There’s an old saying, “never discuss religion or politics in polite company.” But that phrase has gone by the wayside in this era of social media. There are political posts for each candidate from every party including Donald Trump, Hillary Clinton, Gary Johnson and Jill Stein. The political banter online sometimes makes its way into the workplace and in some cases cause trouble along the way.
A poll by the Society for Human Resource Management recently found more than half of employers have had more political volatility in the workplace during the 2016 presidential campaign than in prior elections. Just like in Washington, democrats and republicans in the workplace are going toe to toe with co-workers who have opposing political views.
With new revelations coming out almost daily now, those workplace sparring matches are expected to heat up. It’s even thought that after November 8, both sides will continue to debate the outcome of the election. The supporters of the losing candidate may feel slighted, while the winning side gloats over the victory.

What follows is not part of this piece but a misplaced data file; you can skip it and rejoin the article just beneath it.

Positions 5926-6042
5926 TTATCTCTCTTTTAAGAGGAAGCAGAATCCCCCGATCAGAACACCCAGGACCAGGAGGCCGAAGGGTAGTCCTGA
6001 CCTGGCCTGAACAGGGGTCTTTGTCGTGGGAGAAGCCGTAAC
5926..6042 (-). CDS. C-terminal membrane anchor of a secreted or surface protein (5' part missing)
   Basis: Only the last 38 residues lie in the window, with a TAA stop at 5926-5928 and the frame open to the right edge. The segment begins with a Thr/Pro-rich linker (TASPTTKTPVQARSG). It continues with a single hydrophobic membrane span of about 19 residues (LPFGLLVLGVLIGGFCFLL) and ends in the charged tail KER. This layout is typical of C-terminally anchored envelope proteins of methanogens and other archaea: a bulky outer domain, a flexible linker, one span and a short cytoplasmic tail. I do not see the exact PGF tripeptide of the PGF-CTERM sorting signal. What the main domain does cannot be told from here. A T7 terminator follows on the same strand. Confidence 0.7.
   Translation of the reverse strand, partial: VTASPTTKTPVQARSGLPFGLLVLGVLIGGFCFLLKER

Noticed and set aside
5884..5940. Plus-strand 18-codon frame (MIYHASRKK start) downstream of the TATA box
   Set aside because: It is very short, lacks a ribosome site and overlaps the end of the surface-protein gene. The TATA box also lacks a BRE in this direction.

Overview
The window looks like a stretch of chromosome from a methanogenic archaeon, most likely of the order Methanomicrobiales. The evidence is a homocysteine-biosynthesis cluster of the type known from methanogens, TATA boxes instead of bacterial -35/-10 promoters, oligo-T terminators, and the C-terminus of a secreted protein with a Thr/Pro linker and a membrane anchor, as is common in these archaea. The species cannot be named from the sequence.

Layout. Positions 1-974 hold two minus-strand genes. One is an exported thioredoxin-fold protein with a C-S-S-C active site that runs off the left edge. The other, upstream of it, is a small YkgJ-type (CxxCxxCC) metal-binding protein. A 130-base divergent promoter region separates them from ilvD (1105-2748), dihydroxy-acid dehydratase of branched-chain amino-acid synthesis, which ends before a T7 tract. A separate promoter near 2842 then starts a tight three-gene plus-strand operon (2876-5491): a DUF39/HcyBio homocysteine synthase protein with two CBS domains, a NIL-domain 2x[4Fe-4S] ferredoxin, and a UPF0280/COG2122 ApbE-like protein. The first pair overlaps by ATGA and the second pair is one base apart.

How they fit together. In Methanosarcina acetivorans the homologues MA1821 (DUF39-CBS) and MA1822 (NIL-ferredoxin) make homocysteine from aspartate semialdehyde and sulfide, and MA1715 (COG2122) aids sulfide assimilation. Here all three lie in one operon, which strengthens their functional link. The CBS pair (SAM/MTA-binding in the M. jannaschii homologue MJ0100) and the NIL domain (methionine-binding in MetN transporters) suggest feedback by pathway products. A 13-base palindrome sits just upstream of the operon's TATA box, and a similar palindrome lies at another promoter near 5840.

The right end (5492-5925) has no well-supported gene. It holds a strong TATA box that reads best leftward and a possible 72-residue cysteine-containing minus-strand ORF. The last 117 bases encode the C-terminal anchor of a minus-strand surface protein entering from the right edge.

If problems persist in the office space, it’s not too late to keep the peace. If you don’t already have a policy for politics in place, develop one now. But keep in mind there are states that allow political expression in the workplace. Those states include New York and California.
Some tips to avoid problems in the workplace; if asked about your choice of candidate, reply “I’d rather not say.” Avoid political banter in the office. Save it for before work, after work or during lunch. If the debating gets too intense, walk away. Be respectful and remember you’re not going to always agree with someone’s politics or religion, but there’s no reason to be unkind about those differences.
Kevin Hunsperger was born in Missouri in 1973. He graduated from Southeast Missouri State University and immediately began his journalist career in Florence, AL at WOWL. Kevin is currently a morning anchor and reporter at WSIL-TV in Carterville, IL. Kevin is a blog-author, podcast host and keynote speaker. He donates his time and talent to organizations that are important to him as the co-chairman of the Southern Illinois Men’s Conference, Hospice of Southern Illinois, and The Boy Scouts of America.